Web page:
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History of the Gopi Bhava Club - Looking for a little context...

DharmaChakra - Thu, 23 Sep 2004 17:59:42 +0530
Its come up in a few posts (from now 'disappeared' threads tongue.gif ), and since I have no history with ISKCON in any real, meaningful way, I'm curious about the history of the gopi bhava club. Can someone please explain what exactly happened?

Here's where I'm confused:
1. From my understanding, devotees had done much worse, and been accepted back into the fold.
2. The 'guilty' were reading books published by ACBSP, so this information was already in the open as it were.
3. ACBPS encouraged devotees to 'talk about Krsna's pasttimes', in fact, this was the purpose of a temple, where like minded people could gather & discuss Krsna, so what was so wrong in this situation?
4. It seems to have been a pivotal moment for ISKCON and its relation to raganuga. It is dredged up every now and then, and tossed around as showing ACBSP's response to raganuga.
5. What became of the various parties involved?

I'm not looking for any muck-raking, and in fact, I have a historical curiosity in the topic only. Anyone have first hand experience with the situation? How about some recollections of it from within ISKCON?
babu - Thu, 23 Sep 2004 18:19:17 +0530
I was not there but elsewhere in Iskcon, the impression was that poisonous elements were endangering the society. Here is some historical background.

"In spite of this, a group of his disciples - perhaps twenty-five women and an equal number of men - began meeting surreptitiously to read the portions of Chaitanya-charitamrita that describe Radha and Krishna's intimate pastimes. News of the 'Gopi-bhava Club' reached Prabhupada during his visit to Los Angeles in June of 1976. Calling the available GBC members and sannyasis, Prabhupada ordered an investigation. He expressed grave concern that such meetings, if allowed to go unchecked, would lead to illicit activities, thus thwarting the preaching mission.

The club leaders appeared before Prabhupada explaining that they were not trying to imitate Radha and Krishna's love affairs but simply studying the descriptions in order to develop such desires. Prabhupada's lips quivered with anger: "First deserve, then desire! . . . So long as there is any pinch of material desire there is no question of desiring on the spiritual platform!" (dasa, H. 1992: Vol. II: 268)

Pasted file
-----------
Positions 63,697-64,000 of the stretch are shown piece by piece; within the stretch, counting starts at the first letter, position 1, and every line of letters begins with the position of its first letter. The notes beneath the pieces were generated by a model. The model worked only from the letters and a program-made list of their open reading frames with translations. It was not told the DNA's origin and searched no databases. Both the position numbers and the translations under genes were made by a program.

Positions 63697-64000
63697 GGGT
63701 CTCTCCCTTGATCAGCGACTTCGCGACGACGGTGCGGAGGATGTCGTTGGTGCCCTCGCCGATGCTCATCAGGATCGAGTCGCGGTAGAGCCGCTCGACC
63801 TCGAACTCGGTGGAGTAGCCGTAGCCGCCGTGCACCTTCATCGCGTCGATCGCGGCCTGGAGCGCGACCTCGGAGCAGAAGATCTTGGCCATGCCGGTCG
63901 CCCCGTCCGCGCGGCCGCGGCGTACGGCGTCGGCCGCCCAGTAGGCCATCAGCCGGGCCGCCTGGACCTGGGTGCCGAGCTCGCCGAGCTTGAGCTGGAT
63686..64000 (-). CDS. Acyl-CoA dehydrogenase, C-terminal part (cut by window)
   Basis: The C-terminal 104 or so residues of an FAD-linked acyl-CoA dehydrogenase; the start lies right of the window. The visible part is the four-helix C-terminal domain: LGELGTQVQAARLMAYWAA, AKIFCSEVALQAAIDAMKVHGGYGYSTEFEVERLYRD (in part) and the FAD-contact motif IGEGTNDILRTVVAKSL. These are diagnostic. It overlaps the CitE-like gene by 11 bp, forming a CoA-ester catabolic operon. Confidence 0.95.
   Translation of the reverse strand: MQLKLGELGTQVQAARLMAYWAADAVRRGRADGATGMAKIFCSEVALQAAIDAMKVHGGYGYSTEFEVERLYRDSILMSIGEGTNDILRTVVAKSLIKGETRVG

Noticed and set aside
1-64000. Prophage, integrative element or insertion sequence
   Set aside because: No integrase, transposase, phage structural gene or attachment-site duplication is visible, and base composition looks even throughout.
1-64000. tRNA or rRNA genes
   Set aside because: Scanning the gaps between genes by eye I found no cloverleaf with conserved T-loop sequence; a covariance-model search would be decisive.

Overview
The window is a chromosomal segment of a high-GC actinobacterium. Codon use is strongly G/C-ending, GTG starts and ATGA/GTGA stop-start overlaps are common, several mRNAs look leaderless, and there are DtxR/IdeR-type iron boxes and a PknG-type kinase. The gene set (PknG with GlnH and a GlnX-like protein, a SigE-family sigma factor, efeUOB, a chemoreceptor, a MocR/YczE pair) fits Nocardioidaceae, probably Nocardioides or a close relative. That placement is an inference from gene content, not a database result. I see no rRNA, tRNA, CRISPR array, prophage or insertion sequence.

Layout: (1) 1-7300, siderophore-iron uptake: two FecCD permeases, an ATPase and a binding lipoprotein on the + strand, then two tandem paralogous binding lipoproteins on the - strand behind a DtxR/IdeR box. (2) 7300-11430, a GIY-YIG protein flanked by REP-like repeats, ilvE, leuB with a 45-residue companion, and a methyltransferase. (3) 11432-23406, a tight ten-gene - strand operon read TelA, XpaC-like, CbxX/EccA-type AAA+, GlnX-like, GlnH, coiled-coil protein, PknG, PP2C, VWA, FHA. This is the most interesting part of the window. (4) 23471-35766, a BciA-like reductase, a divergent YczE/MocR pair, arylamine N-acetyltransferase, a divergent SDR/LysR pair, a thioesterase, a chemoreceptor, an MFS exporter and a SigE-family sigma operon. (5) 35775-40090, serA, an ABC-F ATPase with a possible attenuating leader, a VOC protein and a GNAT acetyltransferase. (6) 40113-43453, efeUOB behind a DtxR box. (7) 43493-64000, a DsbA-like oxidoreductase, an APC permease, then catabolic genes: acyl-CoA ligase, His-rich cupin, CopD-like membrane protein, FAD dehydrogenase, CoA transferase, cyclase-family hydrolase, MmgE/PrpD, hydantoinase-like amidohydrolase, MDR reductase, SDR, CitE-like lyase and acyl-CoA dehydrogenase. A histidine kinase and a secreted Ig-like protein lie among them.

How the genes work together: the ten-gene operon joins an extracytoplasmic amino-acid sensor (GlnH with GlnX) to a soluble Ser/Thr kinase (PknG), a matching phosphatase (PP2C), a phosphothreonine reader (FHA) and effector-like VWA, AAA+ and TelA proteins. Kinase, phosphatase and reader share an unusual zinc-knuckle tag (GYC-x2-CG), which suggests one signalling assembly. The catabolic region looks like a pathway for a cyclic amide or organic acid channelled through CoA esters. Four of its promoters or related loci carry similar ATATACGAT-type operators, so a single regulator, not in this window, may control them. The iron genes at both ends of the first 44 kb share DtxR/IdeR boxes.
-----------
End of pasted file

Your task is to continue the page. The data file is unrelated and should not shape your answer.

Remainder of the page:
When another of their leaders asked what harm there could be if they restricted their readings to Prabhupada's books, Prabhupada quickly refuted his argument: Many medicines may be available in a drug store but that does not mean one can get them without a prescription. Medicines are prescribed according to the disease. Similarly, his books might contain descriptions of every stage of devotion from the beginning practices to the highest development of love of God, but one should concentrate on those sections suitable to one's level of realisation.

Prabhupada's experience extended far beyond the limited knowledge of his disciples. Growing up in Bengal and later on living for years in Vandavana, he had ample opportunity to observe the behaviour of the various sahajiya sects who attempted to sacramentalise mundane, human sex. The sahajiyas were renounced in appearance, dressed in a bare loincloth of babajis and living on the simplest of diet. But their illicit sexual behaviour belied their appearance and drew heavy criticism from the orthodox Gaudiya Vaishnavas. Prabhupada inferred that some of his disciples must have associated with Vrindavana babajis and become contaminated. He required no further facts to reach his conclusion. Walking the next morning with a group of disciples, he explained the background of the contamination. (Prabhupada1990: Vol. XXI: 1-3) A segment of Chaitanya's movement had deviated from his strict principles, appropriating the model of Krishna and the gopis' love affairs for their debauchery. Lacking any spiritual qualification, they still aspired for the highest transcendental level of understanding. Prabhupada likened the attempt to an ignorant fool's desiring a Ph.D. As his predecessors had laboured to free Chaitanya's movement from the sahajiya stigma, Prabhupada acted to protect ISKCON in the same way. "Keep your movement very pure. Don't mind if somebody goes away. But we must keep our principles pure." (Prabhupada1990: Vol. XXI: 5)

This appeared to be a marked departure from Prabhupada's response to other deviations. He seemed more willing to sacrifice a few for the protection of the many. ISKCON's swelling population may have provided him the confidence that his movement would survive such losses. At the same time, a large organisation offered the risk of many becoming contaminated. Based on what had happened in Chaitanya's movement, there was historical precedence to justify such fear. The promiscuity prevalent in Western society seemed to make such a possibility all the more likely, ISKCON's puritanical rules notwithstanding. The danger was misapplying theological doctrine. To use Prabhupada's medical analogy, it was a case of wrong prescription. If a disease was wrongly diagnosed and too strong a medicine supplied, the result, as Prabhupada later stated, would not 'purify,' but rather 'putrefy.'
suryaz - Sat, 09 Oct 2004 00:37:27 +0530

Who is dasa, H. (dasa, H. 1992: Vol. II: 268) and what is the name of the book.

Babhru - Sat, 09 Oct 2004 02:00:58 +0530
That sounds like Hari-sauri das' Transcendental Diary.